By Karyn Simpson
SIEM REAP, Cambodia – Click on. I lower myself. click click. I take two steps back, one to the left. click click. I raise my camera. Focus. Click the shutter once, twice more, and spin around, clutching my camera to my chest and catching a spray of cold water on my back. I quickly get soaked, but my camera is dry.
With eye-catching decorations, reverent religious ceremonies and near-constant water fights, last week’s Khmer New Year celebration is every photographer’s dream – and nightmare. Spraying people with water is a blessing in many cultures, and although New Year’s water fights in Cambodia are reminiscent of these customs, holding a camera does not give you immunity to water jets from pipes, buckets and neon squirt guns that almost everyone above the age of three seemed to wield.
Nevertheless, capturing the beauty of the city festooned with scenery, Cambodians and foreigners plunging into games and water fights, is definitely worth the detour.
However, the Khmer New Year is not just about water fights. Spread over three days, from April 14 to 16, the celebration is a time of family, friends and religion for the Cambodian people.
“The Khmer New Year is a traditional celebration to mark the end of the year and also to welcome the new year,” said Phanna Sok, senior lecturer in environmental ethics and development at the School for Field Studies in Cambodia.
The capital, Phnom Penh, is usually a ghost town during the New Year as its residents travel to visit families in their home provinces, Sok said. Siem Reap, on the other hand, comes alive.
“Usually people don’t tend to stay in the capital or in urban areas,” Sok said. “They usually go to their home provinces. The people you saw at the Royal Garden could be from different places. It’s probably not the local residents here.
In Siem Reap, this year’s celebrations focused on the Royal Gardens of Independence, a change from previous years when celebrations were held in the historic Angkor Archaeological Park. The three-day celebration included religious ceremonies, traditional sand dunes and vendors selling everything from roast meat to cotton candy to t-shirts.
The gardens also featured a very loosely enforced ‘wet zone’ for water activities, although no one seemed to take the limits of the area seriously.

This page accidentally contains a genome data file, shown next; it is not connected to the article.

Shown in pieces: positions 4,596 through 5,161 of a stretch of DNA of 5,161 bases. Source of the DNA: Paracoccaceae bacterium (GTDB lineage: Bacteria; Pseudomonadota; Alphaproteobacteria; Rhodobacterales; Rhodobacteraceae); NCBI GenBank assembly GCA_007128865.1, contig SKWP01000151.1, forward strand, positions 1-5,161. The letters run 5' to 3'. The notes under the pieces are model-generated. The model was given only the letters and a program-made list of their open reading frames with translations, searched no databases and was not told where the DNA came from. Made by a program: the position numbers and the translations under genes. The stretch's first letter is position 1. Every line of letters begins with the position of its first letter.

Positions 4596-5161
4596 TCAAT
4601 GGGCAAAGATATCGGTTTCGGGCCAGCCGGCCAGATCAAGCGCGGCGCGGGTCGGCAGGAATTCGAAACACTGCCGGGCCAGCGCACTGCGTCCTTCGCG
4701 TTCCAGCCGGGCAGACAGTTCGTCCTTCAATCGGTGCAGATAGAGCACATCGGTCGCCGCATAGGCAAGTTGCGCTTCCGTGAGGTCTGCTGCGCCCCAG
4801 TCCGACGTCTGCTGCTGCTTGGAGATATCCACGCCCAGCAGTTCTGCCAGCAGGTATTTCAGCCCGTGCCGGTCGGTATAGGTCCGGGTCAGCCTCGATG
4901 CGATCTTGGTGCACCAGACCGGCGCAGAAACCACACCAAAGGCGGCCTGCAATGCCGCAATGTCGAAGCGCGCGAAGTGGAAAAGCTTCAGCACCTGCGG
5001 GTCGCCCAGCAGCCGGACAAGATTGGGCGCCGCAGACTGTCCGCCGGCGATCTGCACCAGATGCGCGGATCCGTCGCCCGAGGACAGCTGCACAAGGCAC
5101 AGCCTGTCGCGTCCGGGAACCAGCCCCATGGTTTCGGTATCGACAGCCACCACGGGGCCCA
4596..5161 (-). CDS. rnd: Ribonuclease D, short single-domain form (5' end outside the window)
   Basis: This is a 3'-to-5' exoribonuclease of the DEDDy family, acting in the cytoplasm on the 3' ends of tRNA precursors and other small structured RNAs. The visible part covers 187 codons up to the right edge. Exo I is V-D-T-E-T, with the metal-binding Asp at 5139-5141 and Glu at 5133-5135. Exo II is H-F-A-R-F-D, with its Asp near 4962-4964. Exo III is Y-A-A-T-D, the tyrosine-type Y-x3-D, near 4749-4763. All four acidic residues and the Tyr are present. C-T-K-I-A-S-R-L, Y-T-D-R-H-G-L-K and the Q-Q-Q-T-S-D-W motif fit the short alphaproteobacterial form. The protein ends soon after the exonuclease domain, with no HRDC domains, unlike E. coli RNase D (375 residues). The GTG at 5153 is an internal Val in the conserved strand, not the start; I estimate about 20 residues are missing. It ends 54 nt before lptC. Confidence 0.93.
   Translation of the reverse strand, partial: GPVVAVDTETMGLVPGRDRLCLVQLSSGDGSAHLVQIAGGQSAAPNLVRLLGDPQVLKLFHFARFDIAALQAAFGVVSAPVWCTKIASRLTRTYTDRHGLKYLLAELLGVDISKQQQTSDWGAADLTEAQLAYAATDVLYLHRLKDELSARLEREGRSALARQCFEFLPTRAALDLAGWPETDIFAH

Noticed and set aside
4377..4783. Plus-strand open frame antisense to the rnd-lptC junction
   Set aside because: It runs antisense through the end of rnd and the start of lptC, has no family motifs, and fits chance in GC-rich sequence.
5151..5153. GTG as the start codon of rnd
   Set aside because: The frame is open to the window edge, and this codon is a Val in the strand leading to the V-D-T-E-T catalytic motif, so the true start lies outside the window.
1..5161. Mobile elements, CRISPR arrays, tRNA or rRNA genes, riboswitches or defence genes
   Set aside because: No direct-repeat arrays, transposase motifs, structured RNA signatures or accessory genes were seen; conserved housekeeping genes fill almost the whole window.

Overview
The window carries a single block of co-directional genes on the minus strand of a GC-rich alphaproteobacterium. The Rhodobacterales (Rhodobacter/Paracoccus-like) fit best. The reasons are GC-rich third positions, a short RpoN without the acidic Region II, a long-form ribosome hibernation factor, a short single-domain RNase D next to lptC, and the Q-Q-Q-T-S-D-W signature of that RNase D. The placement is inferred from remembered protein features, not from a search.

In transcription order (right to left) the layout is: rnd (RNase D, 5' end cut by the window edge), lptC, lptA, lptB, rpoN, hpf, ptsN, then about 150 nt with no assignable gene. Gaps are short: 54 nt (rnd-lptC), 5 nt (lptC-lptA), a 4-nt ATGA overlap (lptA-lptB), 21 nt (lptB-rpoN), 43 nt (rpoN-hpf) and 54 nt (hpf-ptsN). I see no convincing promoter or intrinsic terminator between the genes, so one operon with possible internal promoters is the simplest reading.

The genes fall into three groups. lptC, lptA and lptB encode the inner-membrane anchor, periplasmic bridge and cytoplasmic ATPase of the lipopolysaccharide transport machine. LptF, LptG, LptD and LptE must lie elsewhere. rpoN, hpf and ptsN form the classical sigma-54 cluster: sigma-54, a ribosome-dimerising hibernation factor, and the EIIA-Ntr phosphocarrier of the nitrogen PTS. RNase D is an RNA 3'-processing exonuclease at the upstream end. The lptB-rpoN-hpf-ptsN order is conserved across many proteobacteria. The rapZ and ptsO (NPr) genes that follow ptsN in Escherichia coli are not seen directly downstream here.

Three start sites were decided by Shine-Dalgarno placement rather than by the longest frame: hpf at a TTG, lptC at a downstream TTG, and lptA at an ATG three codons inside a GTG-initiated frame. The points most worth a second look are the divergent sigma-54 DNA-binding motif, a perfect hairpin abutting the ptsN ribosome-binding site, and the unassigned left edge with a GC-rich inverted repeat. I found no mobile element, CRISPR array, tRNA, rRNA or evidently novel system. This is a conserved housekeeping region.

Songkran, the first day of the New Year, is traditionally dedicated to preparing food and bringing it to pagodas, or Buddhist temples, to offer to monks in exchange for blessings, Sok said.
Virak Wanabat on the second day is more about spending time with his family, Sok said. It is usually spent visiting loved ones, catching up with personal news, and simply enjoying each other’s company.
“On the second day, usually people go to visit friends and family, relatives,” Sok said. “They go to the other, and they stay there. They are having a good time, good time together. And it’s a time when people talk about life.
The traditions that each family practices vary depending on the makeup of each family — a young couple with children will have different individual traditions than an older family, Sok said. But the feeling is the same: reunion.
“For me, the meaning of the Khmer New Year [is a] a kind of celebration to join family and friends,” said Tony Yon, assistant of the School for Field Studies program. “We are relatively small, so we have a lot of memories with our friends, with our village – no matter old or young.”
Vearak Loeng Sak, the third day of the New Year, is a day of reverence and repentance. On this day, Cambodians show respect to the Buddha and their elders by bathing or lightly washing them with water, Sok said.
“It’s a sign of respect and a sign of apology,” Sok said. “For example, they tend to believe that if they did something wrong during the year, and they didn’t get a chance to apologize, or they didn’t know that they had made a mistake, then this last day is an opportunity for them to apologize by doing this to their parents and the elderly and all those who are respected.
This custom is likely the source of water fights throughout the city, Sok and Yon suggested. Also, in the past, people would lightly mist others with scented water during the New Year to bless them and wish them good luck – an act that is part of many traditional blessings of monks. This too could have been part of the origin of today’s water fights.
“That’s what really grew out of our own culture at the time. And that was a sign of blessing, good luck, good health, safe travels, fun times, things like that,” Sok said. “It’s not going to soak you to the skin. It’s not. more and more aggressive.People have changed from doing this to throwing water at each other and to using squirt guns.
Water fights could be a way for younger generations to emulate the traditional practices of their elders, Yon said. And they could just be from the triple-digit temperatures common at this time of year.
“New Year’s is in the middle of the dry season,” Yon said. “So playing water is advantageous.”
Yon smiled when asked what New Year was like in his village.
“Noisy, happy and no boom box time limit,” he said with a laugh. “When I say boom box – people are playing loud music.”
Her community also celebrates with lots of dancing and playing traditional games, Yon said. During the celebration at the Royal Gardens in Siem Reap, pop music blasted through the loudspeakers on the ‘wetland’ side of the complex, fueling the energy for massive games of tug of war, sack races and more.
These games are an important part of Cambodian culture as they provide the first place where young men and women from traditional and conservative society really start to interact, Sok said.
“It’s the time when young men and women start to connect and talk, and the love starts too,” Sok said. “That’s traditionally how people get to know each other.”
Photos by Karyn Simpson/MEDILL. Top photo: A boy sprays his water gun during the annual Khmer New Year water fights.